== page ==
A Real Challenge

The challenge cards work a bit differently, as I wanted to let the players know exactly what they were doing there.  If you have a Strength challenge at a random town, that could mean any number of things.  You could be eating the guards, burning down the inn, or killing all of the townsfolk.  Who knows?  So, I set out to add a bit of flavor to the challenges.  Without the flavor, a typical challenge reads like this:

{Strength}5: Burn 3 and this.

To parse it, {Strength} 5 means that it as a Strength challenge, so cards like Fire Breath affect it.  So I added a phrase in bold to tell the player what thing you’re doing.  Now it reads like this:

Smash the Soldiers {Str} 5: Burn 3 and this.

The actual action is a little silly.  And on all the cards, I try to alliterate all the actions.  So you’re smashing the soldiers, burning the buildings, scanning the scrolls, all sorts of stuff.  It just reads well.  When my play-testers were playing, they would actually announce what the action says to do!  It got everyone playing, including me, really into the flavor and feel of the game.

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Design Notes: Path to Victory

Everyone, ultimately, wants to win.  Sure, there are games where there aren’t any rules, and the points do not matter.  I’ll admit that those games are fun, but most card games are about at least trying to win.  Even casual players do not play Spades or Poker just to have fun losing by drawing funny looking hands.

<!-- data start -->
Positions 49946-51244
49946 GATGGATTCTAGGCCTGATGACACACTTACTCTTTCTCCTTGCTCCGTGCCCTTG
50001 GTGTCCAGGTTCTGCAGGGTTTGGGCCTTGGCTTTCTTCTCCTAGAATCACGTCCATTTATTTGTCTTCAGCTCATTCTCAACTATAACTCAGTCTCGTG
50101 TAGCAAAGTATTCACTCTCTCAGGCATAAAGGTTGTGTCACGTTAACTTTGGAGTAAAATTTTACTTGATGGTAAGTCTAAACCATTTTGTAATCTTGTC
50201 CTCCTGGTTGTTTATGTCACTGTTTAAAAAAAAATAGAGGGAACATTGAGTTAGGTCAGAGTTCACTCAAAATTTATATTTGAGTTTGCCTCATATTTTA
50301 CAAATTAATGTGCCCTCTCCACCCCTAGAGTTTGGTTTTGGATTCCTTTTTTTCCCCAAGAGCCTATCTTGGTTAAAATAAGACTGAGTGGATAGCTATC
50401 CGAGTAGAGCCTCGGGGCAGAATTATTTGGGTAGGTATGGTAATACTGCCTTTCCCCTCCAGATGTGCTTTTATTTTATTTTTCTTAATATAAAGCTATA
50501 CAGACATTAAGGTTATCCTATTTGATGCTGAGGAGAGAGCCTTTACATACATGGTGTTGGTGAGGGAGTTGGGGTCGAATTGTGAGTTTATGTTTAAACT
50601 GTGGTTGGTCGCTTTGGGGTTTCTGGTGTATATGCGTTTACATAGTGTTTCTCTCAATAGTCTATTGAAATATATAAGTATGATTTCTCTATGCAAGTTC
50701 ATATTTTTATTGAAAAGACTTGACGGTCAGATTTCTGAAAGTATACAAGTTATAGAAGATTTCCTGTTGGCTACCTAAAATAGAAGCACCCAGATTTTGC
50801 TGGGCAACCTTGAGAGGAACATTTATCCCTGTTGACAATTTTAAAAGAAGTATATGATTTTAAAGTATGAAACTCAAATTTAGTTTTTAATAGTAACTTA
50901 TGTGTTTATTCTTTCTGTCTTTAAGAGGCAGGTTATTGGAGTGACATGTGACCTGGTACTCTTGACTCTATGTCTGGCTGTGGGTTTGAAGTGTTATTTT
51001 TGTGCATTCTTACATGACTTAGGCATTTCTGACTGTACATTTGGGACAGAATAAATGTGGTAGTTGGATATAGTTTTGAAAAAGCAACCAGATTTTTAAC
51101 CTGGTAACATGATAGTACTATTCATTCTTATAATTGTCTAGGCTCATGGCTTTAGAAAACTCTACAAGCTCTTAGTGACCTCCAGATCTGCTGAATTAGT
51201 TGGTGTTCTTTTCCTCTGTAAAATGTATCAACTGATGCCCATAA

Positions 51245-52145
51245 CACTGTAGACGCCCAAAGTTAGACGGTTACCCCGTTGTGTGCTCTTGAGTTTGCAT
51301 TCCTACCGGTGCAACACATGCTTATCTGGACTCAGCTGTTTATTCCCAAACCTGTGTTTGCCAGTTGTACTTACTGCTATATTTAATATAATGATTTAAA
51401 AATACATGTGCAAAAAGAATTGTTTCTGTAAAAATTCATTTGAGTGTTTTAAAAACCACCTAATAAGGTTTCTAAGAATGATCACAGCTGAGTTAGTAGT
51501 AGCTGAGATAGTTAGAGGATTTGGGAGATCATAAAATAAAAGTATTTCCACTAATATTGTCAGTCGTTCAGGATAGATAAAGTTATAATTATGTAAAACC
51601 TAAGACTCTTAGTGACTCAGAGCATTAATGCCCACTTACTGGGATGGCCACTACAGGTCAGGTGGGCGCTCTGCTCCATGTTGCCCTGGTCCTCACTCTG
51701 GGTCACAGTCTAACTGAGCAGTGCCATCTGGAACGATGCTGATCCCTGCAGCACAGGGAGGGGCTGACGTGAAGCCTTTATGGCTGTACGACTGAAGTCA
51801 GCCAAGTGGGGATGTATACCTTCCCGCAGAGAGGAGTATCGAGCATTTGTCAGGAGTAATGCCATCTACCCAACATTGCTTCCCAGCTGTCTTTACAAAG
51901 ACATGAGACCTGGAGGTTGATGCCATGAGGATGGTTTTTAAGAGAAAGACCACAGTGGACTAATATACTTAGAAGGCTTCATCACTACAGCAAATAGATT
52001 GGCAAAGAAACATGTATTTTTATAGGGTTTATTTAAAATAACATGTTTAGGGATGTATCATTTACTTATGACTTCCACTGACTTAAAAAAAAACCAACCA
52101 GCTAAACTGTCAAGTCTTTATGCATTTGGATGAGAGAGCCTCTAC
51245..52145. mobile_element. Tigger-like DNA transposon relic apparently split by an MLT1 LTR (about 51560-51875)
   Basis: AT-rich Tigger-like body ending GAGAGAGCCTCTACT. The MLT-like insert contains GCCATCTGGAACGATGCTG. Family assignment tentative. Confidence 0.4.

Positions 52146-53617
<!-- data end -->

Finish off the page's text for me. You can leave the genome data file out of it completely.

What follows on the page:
As I playtested Stomping Grounds, I found that there are plenty of strategies that the testers discovered, and I incorporated those into my game.  If you have a playstyle or tactic you like to use, chances are that you can abuse it with a particular type of challenge.

The Path of Dominance

Some players just like to control the board.  They take great pleasure at stopping others and stripping any sort of advantage away from them by force.

Stomping Grounds actually caters to two control strategies so far, the “Outwit” (or White) challenges and the “Arcane” (or Blue) challenges.

White dragons are the schemers and plotters.  When they go to win, it will be because they have a major resource advantage.  All players accumulate a stack of cards called the “stash” and play cards by moving cards out of it.  White dragons are able to successfully stash many more cards than their opponents, and they are able to cause their opponents to stash less.